What Challenges Are Boys Facing, and What Opportunities Exist To Address Those Challenges? Fact Sheet: Victimization and Mortality*. What Factors Increase or Decrease Boys' Risks for Victimization and Mortality?


By studying boys who behave aggressively as well as those, like Russell, who become the victims of violence, researchers have learned valuable lessons about boys’ and girls’ risk factors — those traits and life experiences that can jeopardize a person’s healthy development — and protective factors — the characteristics and life experiences that can increase a person’s likelihood of positive outcomes.

Individual risk factors that may contribute to victimizing behavior:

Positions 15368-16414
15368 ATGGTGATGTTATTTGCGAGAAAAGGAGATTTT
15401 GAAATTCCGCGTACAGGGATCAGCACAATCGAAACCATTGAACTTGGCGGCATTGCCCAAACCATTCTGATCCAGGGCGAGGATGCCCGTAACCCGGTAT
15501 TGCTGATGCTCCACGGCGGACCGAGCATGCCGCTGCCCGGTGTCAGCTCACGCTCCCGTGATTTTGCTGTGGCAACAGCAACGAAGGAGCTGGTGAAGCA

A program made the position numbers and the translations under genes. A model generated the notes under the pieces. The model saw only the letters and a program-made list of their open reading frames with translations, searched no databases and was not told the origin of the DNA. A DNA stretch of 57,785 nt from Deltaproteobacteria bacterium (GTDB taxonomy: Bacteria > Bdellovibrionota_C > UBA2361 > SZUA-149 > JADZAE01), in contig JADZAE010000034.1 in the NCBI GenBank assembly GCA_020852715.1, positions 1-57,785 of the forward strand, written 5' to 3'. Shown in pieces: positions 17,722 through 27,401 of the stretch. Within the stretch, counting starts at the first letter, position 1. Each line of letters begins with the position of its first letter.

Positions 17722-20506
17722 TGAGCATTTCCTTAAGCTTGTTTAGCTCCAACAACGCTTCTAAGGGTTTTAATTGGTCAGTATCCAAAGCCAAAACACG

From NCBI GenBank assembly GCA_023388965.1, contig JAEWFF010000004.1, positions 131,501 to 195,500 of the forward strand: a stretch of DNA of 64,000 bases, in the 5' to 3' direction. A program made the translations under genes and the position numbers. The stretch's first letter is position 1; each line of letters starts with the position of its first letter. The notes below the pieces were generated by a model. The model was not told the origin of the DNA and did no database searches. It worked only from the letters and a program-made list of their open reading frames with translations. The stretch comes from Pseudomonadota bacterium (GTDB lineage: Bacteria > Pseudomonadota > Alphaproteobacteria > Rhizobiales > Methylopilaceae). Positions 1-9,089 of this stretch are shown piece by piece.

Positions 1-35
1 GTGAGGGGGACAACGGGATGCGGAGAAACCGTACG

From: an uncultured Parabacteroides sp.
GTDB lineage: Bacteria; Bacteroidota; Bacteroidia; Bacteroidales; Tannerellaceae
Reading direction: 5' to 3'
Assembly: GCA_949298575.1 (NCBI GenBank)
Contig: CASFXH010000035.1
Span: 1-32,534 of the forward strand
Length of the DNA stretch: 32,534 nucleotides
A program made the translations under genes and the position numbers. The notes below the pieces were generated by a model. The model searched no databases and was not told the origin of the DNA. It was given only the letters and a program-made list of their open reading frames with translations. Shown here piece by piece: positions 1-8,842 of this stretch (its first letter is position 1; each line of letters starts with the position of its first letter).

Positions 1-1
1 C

• Antisocial beliefs or attitudes(17)
  • Early aggressive behavior, especially for boys(18)
  • Involvement with alcohol, tobacco, or other drugs(19) , (20)
  • Association with delinquent peers(21)
  • Involvement in gangs(22)
  • Poor academic performance(23)

Ways families, schools, and communities may contribute to the risk of victimization:

  • Access to firearms in the home, especially for boys(24)
  • Exposure to family violence or conflict(25)
  • Low parental education and income(26)
  • Lack of parental monitoring and supervision(27)
  • Socially disorganized neighborhoods(28)

Individual and family factors that may help protect youth from the risk of victimization and early mortality:

  • Intolerant attitude toward deviance(29)
  • High IQ or grade point average(30),(31)
  • Religiosity(32)
  • Connectedness to family(33)
  • Ability to discuss problems with parents(34)
  • Consistent presence of parent during at least one of the following: when awakening, when arriving home from school, at evening mealtime, and when going to bed(35)

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